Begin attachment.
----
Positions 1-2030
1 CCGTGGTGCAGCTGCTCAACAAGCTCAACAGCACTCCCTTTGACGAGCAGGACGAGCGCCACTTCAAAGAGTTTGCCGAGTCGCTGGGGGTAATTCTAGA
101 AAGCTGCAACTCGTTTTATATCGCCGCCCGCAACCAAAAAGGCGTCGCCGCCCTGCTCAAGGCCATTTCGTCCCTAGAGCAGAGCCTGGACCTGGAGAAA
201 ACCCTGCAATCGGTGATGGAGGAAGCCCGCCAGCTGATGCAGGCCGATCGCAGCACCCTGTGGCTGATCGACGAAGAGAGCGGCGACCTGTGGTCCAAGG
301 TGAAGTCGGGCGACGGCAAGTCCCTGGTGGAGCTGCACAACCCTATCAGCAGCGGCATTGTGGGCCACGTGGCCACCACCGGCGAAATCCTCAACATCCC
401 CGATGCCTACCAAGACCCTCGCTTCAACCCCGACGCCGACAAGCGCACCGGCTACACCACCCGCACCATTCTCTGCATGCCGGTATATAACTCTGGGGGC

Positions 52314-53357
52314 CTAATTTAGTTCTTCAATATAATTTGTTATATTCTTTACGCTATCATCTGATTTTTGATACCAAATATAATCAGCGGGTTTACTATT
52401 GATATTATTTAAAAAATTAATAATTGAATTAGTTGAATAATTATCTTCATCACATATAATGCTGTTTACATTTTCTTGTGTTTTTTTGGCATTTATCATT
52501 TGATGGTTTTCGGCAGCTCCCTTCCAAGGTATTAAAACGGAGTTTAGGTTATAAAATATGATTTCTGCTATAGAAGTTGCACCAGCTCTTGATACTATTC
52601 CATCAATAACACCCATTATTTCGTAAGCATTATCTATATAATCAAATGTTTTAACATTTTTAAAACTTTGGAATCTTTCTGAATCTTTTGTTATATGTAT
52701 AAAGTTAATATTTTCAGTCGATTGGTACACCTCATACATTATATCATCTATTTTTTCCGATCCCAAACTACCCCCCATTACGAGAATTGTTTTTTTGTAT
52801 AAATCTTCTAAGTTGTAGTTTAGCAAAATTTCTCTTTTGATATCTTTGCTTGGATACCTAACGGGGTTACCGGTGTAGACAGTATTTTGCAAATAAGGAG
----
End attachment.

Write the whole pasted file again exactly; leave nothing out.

Positions 1-2030
1 CCGTGGTGCAGCTGCTCAACAAGCTCAACAGCACTCCCTTTGACGAGCAGGACGAGCGCCACTTCAAAGAGTTTGCCGAGTCGCTGGGGGTAATTCTAGA
101 AAGCTGCAACTCGTTTTATATCGCCGCCCGCAACCAAAAAGGCGTCGCCGCCCTGCTCAAGGCCATTTCGTCCCTAGAGCAGAGCCTGGACCTGGAGAAA
201 ACCCTGCAATCGGTGATGGAGGAAGCCCGCCAGCTGATGCAGGCCGATCGCAGCACCCTGTGGCTGATCGACGAAGAGAGCGGCGACCTGTGGTCCAAGG
301 TGAAGTCGGGCGACGGCAAGTCCCTGGTGGAGCTGCACAACCCTATCAGCAGCGGCATTGTGGGCCACGTGGCCACCACCGGCGAAATCCTCAACATCCC
401 CGATGCCTACCAAGACCCTCGCTTCAACCCCGACGCCGACAAGCGCACCGGCTACACCACCCGCACCATTCTCTGCATGCCGGTATATAACTCTGGGGGC

Positions 52314-53357
52314 CTAATTTAGTTCTTCAATATAATTTGTTATATTCTTTACGCTATCATCTGATTTTTGATACCAAATATAATCAGCGGGTTTACTATT
52401 GATATTATTTAAAAAATTAATAATTGAATTAGTTGAATAATTATCTTCATCACATATAATGCTGTTTACATTTTCTTGTGTTTTTTTGGCATTTATCATT
52501 TGATGGTTTTCGGCAGCTCCCTTCCAAGGTATTAAAACGGAGTTTAGGTTATAAAATATGATTTCTGCTATAGAAGTTGCACCAGCTCTTGATACTATTC
52601 CATCAATAACACCCATTATTTCGTAAGCATTATCTATATAATCAAATGTTTTAACATTTTTAAAACTTTGGAATCTTTCTGAATCTTTTGTTATATGTAT
52701 AAAGTTAATATTTTCAGTCGATTGGTACACCTCATACATTATATCATCTATTTTTTCCGATCCCAAACTACCCCCCATTACGAGAATTGTTTTTTTGTAT
52801 AAATCTTCTAAGTTGTAGTTTAGCAAAATTTCTCTTTTGATATCTTTGCTTGGATACCTAACGGGGTTACCGGTGTAGACAGTATTTTGCAAATAAGGAG